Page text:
Who Should Have Access to Your Financial Accounts in Case of Emergency?
The Boy Scout motto is two simple words: “Be Prepared.” It’s important to be prepared to protect both ourselves and those we care about in the event of an emergency. No matter how unlikely that may seem on any given day, it’s always a good idea to have a plan in place.
Those plans should include how to handle your finances in the event of an emergency. Making plans might be difficult because it can make the idea of something bad happening seem all too real. But remember that you’re doing it to protect those you care about. If you don’t make a plan, it could create unneeded stress for someone who is already grieving a tragic situation, whether untimely or not.
Some of these steps will be different for single people and married couples. Hence, we’ll walk through the steps each group should take to save their loved ones a major headache down the road.
For Single People
It’s important to have a financial plan in place even if you aren’t single, but it’s especially important for single people. After all, as a single person, you may not have one person with whom it makes the most sense to share your financial information.
But even as a single person, you can rest easy as long as you follow the steps outlined here. Keep in mind that several key people are mentioned below, such as a power of attorney and executor of your will. These people can be the same person or different people — it’s up to you how you want to set things up.
Decide Who Should Have Access to Your Accounts
One of the first (and maybe most difficult) tasks as a single person is deciding who should have access to your accounts if necessary. If you don’t have children, this person can be a sibling, another relative or a close friend. It could also be the executor of your estate or even a financial planner. It doesn’t matter who the person is as long as you know it’s someone you can trust.
The reason this should be someone you trust is because they will need to be able to access your accounts in an emergency. Depending on the account, you may be able to add them as an authorized user. “Different institutions have different definitions for what an authorized person is allowed to do but at a minimum, you need this person to be able to access information about your account on your behalf,” says Sam Brownell, CFA and founder of Stratus Wealth Advisors.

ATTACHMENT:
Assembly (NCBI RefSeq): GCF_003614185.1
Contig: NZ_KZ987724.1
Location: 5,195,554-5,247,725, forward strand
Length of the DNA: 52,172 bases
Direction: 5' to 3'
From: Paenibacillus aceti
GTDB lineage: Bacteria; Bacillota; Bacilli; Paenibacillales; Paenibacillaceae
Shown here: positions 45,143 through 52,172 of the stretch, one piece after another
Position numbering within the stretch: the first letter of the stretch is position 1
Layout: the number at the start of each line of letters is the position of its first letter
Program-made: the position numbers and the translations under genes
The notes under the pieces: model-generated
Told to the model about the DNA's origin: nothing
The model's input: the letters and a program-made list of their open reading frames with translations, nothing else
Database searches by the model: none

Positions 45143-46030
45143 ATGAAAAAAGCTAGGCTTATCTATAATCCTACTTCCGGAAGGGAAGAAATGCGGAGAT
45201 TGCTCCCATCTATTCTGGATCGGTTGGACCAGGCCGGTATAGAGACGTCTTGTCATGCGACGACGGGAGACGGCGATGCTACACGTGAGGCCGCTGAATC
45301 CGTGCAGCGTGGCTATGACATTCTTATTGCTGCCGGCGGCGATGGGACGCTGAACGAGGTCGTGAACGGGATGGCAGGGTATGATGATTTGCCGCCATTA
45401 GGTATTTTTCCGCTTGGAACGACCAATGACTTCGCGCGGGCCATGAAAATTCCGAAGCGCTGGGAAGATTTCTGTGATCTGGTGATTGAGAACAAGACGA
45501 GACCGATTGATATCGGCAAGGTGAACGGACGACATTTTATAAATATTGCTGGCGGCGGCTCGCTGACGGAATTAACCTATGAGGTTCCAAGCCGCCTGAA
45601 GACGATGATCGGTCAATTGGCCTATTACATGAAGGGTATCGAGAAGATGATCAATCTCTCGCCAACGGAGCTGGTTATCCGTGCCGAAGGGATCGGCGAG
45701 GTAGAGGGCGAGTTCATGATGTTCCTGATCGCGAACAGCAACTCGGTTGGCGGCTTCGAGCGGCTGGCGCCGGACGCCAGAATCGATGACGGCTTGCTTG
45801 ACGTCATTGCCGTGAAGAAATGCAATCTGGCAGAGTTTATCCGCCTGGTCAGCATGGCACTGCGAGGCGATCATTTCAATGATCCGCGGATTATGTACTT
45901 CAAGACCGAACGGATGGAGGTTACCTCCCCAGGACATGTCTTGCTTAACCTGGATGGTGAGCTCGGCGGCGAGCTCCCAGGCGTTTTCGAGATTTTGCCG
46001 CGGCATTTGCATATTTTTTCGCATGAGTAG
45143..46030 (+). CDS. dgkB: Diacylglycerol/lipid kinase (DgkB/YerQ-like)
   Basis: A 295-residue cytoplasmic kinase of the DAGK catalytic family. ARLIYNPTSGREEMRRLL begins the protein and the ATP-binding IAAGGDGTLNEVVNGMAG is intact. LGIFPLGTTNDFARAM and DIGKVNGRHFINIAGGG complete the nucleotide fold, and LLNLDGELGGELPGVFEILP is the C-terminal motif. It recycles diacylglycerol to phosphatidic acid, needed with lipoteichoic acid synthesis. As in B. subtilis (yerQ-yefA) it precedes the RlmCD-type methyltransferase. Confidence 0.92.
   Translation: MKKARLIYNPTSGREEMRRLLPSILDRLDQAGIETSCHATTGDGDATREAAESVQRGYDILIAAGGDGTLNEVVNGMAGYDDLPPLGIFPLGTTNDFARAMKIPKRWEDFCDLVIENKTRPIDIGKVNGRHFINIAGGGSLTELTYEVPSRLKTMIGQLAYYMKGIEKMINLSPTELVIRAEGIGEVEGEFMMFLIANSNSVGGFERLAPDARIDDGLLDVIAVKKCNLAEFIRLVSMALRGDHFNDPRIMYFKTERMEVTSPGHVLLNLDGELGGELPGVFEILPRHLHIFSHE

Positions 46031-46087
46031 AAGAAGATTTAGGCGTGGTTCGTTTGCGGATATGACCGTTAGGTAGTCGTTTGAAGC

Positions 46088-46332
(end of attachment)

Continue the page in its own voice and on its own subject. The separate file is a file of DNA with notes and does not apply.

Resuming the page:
Create a Durable Power of Attorney
While adding an authorized user to your accounts may allow them to do a few basic things with your account, Brownell says you should create a durable power of attorney with an estate attorney. That would allow your trusted contact to make decisions or transactions on your behalf.
Create a Will and Designate an Executor
Your will indicates how you want your property and other assets to be handled upon your death. It’s important to lay this out as there will come a day when you aren’t around to speak for yourself, even if it’s not due to an emergency.
Meanwhile, your executor of will is the person who administers your estate upon your death, as indicated in your will. This person’s primary responsibilities include ensuring that your assets are distributed to the appropriate beneficiaries. Assets could include investments, real estate, insurance policies and anything valuable you owned.
Designate a Primary and Contingent Beneficiary
Designating a primary and contingent beneficiary is a step specific to the handling of your 401(k) or other retirement accounts. The latter is a backup for the former.
“The reason these designations are important is because the beneficiary you list supersedes what you put in your will or other estate planning documents,” Brownell says. “Therefore, reviewing your beneficiaries and your authorized persons every few years or when a material event occurs (e.g., marriage, childbirth) is important to maintaining your financial health.”
There are some steps couples can and should take to protect their assets. In many cases, the responsibilities outlined above will fall to the surviving partner. But neither partner will live forever, so couples should still have a plan in place for distributing their assets when the time comes.
Set Up a Joint Checking Account
Not all couples are comfortable mingling their finances, but doing so can make things easier if one of you passes. In that case, Philip Herzberg, CFP and lead financial advisor at Team Hewins, recommends an in-between. “Spouses may funnel paychecks into one joint account for household bills and then divide personal spending cash in separate accounts,” Herzberg says.
The advantage of this setup is that the surviving spouse will already have access to the account if one partner should pass away. However, as Herzberg notes, “It is prudent to create a mechanism, such as a power of attorney document or transfer on death provisions, that permit each spouse access to cash in separate accounts should one person become incapacitated or pass away.”
Give a Hard Copy of Financial Information to Your Spouse
If keeping your data in the cloud makes you a little bit uneasy, you can keep a hard copy of any of your financial accounts that may be separate, such as retirement accounts. “Unless there is financial infidelity, couples can give access to their financial accounts to their life partners,” says Lyle Solomon, principal attorney at Oak View Law Group. “Many couples keep a hard copy of the documents in a folder and hand it over to their spouse.”